27 April 2012

Friday Morning, 5 a.m.

It is Friday morning, 5 a.m. There is an early Simon and Garfunkel album entitled Wednesday Morning 3 a.m. It contains a few songs by Paul Simon, including “Sound of Silence,” but mostly it contains traditional folk songs or songs sounding traditional folk. I don’t know why it is titled Wednesday Morning 3 a.m. Its idealism speaks perhaps to a later hour. Or maybe an earlier one.
It is still very dark at 5 a.m., and this morning the clouds obscure the light of the stars. It is very quiet except for the sound of single bird who, too, has arisen early. The bird is singing. No one returns the call to awaken.There is a wonderful poem by Robert Francis entitled “Summons.” I learned it fifty years ago.

Keep me from going to sleep too soon

Or if I go to sleep too soon

Come wake me up. Come any hour

Of night. Come whistling up the road.

Stomp on the porch. Bang on the door.

Make me get out of bed and come

And let you in and light a light.

Tell me the northern lights are on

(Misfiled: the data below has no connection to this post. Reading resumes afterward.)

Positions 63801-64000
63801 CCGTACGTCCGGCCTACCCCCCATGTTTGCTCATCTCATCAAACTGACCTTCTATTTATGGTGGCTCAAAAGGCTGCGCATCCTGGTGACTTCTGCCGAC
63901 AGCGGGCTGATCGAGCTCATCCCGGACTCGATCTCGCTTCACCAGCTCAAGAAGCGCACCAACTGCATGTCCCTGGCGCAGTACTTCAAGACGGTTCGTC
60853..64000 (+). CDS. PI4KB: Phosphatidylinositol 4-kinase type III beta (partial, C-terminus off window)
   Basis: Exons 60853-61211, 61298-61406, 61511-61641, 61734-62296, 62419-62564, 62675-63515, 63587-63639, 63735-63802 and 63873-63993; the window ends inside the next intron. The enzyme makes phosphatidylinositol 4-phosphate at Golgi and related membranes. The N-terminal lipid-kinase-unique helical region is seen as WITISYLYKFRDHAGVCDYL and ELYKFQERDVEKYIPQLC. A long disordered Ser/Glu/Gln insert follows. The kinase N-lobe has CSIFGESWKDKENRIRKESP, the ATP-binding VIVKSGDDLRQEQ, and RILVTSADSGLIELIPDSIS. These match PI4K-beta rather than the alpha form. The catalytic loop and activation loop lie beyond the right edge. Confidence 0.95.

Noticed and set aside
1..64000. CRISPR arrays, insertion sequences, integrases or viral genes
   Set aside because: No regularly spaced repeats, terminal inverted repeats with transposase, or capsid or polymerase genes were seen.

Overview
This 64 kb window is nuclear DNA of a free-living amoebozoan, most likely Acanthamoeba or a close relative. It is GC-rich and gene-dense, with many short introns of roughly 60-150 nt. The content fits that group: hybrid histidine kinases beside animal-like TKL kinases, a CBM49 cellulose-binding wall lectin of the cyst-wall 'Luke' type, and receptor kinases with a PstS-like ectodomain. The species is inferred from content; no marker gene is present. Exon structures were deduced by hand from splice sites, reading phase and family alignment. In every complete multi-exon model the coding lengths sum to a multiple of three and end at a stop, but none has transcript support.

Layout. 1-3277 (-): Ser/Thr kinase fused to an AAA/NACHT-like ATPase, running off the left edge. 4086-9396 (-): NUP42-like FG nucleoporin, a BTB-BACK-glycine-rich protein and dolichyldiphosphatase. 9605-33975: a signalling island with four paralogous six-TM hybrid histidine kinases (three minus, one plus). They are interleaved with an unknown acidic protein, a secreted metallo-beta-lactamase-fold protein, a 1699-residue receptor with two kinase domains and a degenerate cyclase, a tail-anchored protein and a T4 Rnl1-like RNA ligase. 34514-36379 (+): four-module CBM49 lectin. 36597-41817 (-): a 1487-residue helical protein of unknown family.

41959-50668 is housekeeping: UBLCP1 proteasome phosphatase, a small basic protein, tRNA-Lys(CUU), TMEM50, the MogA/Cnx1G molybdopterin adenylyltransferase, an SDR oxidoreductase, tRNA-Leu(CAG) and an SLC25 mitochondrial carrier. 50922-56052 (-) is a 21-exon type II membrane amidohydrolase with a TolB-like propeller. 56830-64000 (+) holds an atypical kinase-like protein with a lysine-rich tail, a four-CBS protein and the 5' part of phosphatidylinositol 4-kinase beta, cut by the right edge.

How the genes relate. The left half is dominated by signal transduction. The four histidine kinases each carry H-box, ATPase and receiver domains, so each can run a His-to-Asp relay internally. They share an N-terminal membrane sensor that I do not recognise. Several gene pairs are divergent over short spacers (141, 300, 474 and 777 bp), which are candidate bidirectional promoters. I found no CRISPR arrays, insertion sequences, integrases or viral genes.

And make me look. Or tell me clouds

Are doing something to the moon
They never did before, and show me.

See that I see. Talk to me till
I'm half as wide awake as you

And start to dress wondering why

I ever went to bed at all.

Tell me the walking is superb.

Not only tell me but persuade me.

You know I'm not too hard persuaded.
I have always felt that the poet spoke directly to me. It is my morning poem.
     Outside of my door, the black cat awaits its breakfast. I put the (to me) foul smelling soft bits of meat or fish into its bowl and fill a second with hard food and set both underneath the table I had placed outside the cabin to keep the elements from the food. The cat has come to trust me, I think. I believe he is right to trust me.
     It is now very quiet, and the quiet is soothing.  The only sound is the click of the keyboard keys and my own sniffling. The coffee is strong and hot; and all about me lie the books I read. On the various desks (there are actually four desks out here!) papers are strewn about and on the surfaces lie pens and sharpened pencils. Wherever I move about out here I am prepared.
     Thoreau writes that that day dawns only to which we are awake. And in this early morning hour I do feel awake and the day dawns out of my windows. The black sky turns first steely blue and then not too gradually lightens and becomes day.
     I do love the morning. My life has led me to awaken early and it has always been my fortune to greet the dawn. It is always perfect. On the wall before me are picture postcards of Henry David Thoreau and Walt Whitman: I associate both with the morning and I admire their freedom. Today I will not plant beans, but I will inevitably contradict myself.
     Nothing gold can stay, but for awhile, there is gold.


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